View Full Version : "A LeatherNecks Long Journey Home From The War ."

01-25-2009, 03:04 PM
A Marine pilot's long journey home,video at link

CHARLESTON, S.C. - The rain fell steadily from an opaque sky, but the Marines stood ramrod straight, eyes fixed ahead. In the historic graveyard, the Rev. Peter Lanzillotta gazed down at the urn. "You served your country with a full measure of your devotion. We shall salute you and say hail and farewell, good and noble Marine."

A military honor guard gave a crackling three-volley salute. A bugler played "Taps." As loved ones dabbed their tears, fighter jets performed a flyover at the Unitarian Church of Charleston's cemetery.

The dead Marine, buried with full military honors, wasn't a veteran from Iraq or Afghanistan. Sixty-five years after his single-seat F-4U Corsair was shot down by the Japanese on Jan. 20, 1944, Major Marion Ryan McCown Jr. came home to rest. Twenty-five years old when he went to war, and 27 when he died, he would have turned 92 this month.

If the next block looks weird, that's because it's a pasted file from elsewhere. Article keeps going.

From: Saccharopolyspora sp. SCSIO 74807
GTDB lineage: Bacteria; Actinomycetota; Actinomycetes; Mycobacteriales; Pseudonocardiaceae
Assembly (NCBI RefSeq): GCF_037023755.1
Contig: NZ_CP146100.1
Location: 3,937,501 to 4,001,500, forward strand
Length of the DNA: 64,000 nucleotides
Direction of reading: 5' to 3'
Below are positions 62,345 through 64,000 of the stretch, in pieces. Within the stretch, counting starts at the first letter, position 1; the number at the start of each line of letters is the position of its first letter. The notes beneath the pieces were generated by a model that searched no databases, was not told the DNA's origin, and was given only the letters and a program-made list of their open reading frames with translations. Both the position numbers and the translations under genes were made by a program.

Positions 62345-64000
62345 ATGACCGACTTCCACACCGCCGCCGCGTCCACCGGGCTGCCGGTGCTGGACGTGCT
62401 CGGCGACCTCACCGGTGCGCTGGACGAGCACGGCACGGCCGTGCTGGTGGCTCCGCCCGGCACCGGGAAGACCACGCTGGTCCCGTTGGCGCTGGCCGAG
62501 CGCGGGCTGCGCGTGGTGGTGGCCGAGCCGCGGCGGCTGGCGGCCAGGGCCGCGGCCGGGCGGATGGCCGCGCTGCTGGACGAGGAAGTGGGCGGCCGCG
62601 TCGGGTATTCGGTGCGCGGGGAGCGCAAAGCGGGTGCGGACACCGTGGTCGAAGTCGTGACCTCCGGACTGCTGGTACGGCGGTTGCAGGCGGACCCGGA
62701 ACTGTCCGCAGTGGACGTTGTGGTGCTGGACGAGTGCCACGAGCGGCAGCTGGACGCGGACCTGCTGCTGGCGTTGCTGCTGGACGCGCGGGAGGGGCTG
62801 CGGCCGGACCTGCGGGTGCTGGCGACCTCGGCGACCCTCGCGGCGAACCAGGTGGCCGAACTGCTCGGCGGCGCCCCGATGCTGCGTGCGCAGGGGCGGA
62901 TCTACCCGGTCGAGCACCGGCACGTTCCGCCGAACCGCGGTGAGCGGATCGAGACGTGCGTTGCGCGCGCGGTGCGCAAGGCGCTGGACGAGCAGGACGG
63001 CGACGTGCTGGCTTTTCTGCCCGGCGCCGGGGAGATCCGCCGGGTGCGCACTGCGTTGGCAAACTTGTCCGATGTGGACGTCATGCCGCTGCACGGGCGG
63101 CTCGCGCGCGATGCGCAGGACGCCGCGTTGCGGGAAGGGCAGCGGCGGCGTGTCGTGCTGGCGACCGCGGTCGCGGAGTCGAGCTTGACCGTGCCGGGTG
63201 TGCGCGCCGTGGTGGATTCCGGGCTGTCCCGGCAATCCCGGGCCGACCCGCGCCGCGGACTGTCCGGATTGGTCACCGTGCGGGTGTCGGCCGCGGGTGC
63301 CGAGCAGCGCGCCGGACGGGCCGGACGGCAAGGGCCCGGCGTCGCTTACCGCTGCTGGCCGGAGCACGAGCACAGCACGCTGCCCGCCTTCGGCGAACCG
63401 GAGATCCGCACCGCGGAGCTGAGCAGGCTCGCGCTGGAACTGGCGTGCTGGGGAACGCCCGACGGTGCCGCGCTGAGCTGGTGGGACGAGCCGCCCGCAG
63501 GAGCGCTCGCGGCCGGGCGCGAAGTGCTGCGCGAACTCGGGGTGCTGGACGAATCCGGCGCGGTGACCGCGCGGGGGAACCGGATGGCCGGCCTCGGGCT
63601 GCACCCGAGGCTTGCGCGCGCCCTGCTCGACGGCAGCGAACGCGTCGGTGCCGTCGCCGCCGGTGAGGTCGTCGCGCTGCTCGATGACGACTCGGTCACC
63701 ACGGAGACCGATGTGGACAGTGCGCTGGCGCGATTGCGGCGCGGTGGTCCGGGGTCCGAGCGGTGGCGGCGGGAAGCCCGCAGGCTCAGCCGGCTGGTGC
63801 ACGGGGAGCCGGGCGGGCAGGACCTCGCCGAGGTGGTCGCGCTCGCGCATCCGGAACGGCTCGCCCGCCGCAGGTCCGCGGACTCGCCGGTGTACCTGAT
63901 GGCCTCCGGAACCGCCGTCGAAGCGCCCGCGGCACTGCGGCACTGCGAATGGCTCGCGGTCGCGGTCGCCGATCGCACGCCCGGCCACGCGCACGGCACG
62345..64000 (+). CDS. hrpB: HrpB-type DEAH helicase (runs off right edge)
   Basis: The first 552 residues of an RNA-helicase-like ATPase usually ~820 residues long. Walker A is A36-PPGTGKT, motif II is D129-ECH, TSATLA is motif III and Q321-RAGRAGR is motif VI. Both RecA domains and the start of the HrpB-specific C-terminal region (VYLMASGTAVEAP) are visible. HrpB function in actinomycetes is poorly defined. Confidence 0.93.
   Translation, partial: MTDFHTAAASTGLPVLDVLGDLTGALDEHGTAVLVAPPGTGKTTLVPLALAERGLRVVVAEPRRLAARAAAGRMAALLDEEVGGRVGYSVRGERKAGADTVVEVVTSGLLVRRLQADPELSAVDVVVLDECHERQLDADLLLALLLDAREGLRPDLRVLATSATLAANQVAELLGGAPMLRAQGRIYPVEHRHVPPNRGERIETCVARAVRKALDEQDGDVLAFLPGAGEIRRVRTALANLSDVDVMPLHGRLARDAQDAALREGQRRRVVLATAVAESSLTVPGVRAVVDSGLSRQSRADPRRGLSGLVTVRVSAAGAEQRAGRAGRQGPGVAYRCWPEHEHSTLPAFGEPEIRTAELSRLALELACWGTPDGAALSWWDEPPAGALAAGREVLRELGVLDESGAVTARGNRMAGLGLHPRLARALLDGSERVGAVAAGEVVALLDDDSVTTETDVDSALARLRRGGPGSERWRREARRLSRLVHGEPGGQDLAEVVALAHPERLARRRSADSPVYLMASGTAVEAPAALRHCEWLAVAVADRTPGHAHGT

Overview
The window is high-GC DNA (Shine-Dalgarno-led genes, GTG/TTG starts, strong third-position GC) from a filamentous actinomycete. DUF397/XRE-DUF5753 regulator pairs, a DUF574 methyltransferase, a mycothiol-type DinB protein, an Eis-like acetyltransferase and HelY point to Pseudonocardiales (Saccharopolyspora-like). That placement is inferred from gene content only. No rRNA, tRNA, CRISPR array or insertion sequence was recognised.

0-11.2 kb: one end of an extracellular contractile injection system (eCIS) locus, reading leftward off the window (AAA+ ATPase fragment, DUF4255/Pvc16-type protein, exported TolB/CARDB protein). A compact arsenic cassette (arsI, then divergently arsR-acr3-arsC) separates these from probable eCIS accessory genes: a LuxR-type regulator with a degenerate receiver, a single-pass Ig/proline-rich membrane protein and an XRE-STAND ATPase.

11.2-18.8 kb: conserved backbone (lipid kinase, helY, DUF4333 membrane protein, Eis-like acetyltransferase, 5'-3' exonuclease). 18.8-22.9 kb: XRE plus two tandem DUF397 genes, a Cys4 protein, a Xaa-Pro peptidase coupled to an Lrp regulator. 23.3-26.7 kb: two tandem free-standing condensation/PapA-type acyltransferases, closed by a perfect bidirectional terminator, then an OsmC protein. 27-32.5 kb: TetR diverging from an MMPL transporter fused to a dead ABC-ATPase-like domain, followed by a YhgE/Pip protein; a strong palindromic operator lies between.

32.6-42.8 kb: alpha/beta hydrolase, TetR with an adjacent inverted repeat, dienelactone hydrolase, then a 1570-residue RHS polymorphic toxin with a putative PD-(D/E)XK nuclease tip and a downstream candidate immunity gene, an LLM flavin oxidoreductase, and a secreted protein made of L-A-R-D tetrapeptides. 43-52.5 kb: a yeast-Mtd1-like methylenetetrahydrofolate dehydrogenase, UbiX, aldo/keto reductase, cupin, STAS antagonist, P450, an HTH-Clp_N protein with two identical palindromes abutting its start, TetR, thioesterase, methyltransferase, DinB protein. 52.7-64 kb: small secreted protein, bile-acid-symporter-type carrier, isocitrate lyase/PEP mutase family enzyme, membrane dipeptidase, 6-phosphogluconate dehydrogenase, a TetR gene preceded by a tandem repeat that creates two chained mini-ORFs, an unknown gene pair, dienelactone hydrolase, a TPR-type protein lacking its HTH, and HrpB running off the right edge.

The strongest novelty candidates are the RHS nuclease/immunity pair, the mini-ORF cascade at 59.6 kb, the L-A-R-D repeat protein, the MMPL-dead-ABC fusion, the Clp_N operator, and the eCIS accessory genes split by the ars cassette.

A true son of Charleston, he had strawberry blond hair with a stubborn cowlick on the right side, a degree from Georgia Tech, and a fondness for Laurel and Hardy.

Before he left for the war, he had asked his gal to marry him. Instead she went to his funeral, and heard him eulogized by a sister who was 3 months old when he died and a nephew who hadn't been born. The extended family, some 30 members, descended upon Charleston from various parts of the country to mourn a man they knew only through fading letters and family lore.

McCown's surprise homecoming began last year, when a military team assigned to recover the remains of World War II MIAs located the cockpit of his plane along with bone fragments near Rabaul in Papua New Guinea. Military personnel told reporters from the Globe, who had accompanied the team, that McCown had no known descendants. He would probably be buried in a military cemetery. And that was the end of the story.


The Globe report on the Pentagon's push to recover soldiers still missing from World War II was published in May. In September, Blair McKinney happened to mention to a friend that she was heading to a family party in Tryon, N.C. Somehow her Uncle Ryan's name came up. It was odd, since no one much talked about him anymore. "He was an enigma," said McKinney, 41. "He disappeared off the face of the earth. We all just assumed he was in the ocean."